The Toronto Community Mobilization Network, an umbrella organization that facilitated rallies, teach-ins and events prior to the G20 summit, helped organize the “People’s Summit” the weekend before the G20 and the “Themed Days of Resistance” during the official summit. Marches against G20 policies took place almost daily across the city, including marches for gender justice (since Prime Minister Stephen Harper was pushing the Maternal Health Initiative that would not include funding for or information about abortion access); aboriginal rights (since Canada has consistently refused to sign the U.N. accord on indigenous rights); and environmental justice (since Canada is one of the world’s biggest polluters and has scoffed for years at combating climate change).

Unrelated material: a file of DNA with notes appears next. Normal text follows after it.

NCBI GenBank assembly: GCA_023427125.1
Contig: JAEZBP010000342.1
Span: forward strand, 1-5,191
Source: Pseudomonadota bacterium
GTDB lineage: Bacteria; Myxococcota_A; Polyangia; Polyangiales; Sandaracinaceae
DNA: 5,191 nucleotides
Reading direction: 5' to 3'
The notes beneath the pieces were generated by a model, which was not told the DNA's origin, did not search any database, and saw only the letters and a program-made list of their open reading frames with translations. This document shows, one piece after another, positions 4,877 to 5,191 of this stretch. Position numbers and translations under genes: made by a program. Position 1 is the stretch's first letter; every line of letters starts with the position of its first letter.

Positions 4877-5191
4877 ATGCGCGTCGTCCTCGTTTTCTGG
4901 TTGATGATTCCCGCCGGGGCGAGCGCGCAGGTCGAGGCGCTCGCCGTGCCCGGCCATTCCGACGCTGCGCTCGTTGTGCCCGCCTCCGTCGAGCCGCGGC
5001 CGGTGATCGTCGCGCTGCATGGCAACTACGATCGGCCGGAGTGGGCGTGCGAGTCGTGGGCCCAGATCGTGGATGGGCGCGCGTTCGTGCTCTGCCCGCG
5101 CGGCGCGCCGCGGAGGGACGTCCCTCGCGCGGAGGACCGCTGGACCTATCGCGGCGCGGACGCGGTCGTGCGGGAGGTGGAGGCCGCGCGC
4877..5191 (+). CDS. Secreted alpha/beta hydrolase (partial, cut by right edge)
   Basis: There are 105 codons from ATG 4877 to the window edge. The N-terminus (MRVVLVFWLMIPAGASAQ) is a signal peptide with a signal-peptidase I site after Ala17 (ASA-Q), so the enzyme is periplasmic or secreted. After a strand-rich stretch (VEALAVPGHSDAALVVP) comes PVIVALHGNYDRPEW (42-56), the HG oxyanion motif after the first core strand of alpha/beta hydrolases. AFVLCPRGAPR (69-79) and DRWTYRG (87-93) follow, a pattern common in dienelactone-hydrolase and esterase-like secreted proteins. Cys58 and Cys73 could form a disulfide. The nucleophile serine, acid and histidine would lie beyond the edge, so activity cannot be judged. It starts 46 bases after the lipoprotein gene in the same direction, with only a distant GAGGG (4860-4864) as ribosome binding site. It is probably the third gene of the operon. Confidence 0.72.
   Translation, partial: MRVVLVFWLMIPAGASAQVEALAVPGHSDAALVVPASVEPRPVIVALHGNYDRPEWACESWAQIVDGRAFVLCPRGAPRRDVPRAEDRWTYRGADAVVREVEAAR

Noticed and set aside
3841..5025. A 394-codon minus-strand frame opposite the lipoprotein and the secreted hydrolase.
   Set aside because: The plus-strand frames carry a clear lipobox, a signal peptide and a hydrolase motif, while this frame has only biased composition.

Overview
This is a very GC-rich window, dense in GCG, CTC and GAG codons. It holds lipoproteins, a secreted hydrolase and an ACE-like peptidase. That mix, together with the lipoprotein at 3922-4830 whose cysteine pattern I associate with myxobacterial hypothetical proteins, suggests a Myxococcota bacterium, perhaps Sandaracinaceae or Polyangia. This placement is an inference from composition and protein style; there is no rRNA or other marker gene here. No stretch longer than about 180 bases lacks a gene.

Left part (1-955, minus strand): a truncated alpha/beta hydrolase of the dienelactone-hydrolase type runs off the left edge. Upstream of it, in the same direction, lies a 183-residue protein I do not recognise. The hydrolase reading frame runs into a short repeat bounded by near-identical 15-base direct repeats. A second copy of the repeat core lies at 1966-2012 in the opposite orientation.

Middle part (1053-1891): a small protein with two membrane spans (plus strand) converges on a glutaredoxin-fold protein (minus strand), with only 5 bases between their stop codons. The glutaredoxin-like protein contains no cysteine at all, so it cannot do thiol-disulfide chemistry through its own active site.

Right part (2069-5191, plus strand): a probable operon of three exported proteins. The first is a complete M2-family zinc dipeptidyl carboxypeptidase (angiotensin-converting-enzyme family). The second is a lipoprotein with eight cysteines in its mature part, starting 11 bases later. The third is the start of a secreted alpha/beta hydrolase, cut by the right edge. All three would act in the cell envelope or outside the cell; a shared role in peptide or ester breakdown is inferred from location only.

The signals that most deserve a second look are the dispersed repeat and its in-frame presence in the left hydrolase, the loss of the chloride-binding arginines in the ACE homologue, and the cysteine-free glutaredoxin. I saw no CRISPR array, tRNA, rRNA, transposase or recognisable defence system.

Every day heralded some new movement’s incorporation into the movement of movements in a way that has not been seen in Canada since the heyday of the global justice movement a decade ago. There was a palpable and inspiring energy coursing through the streets that week.
And then the arrests began.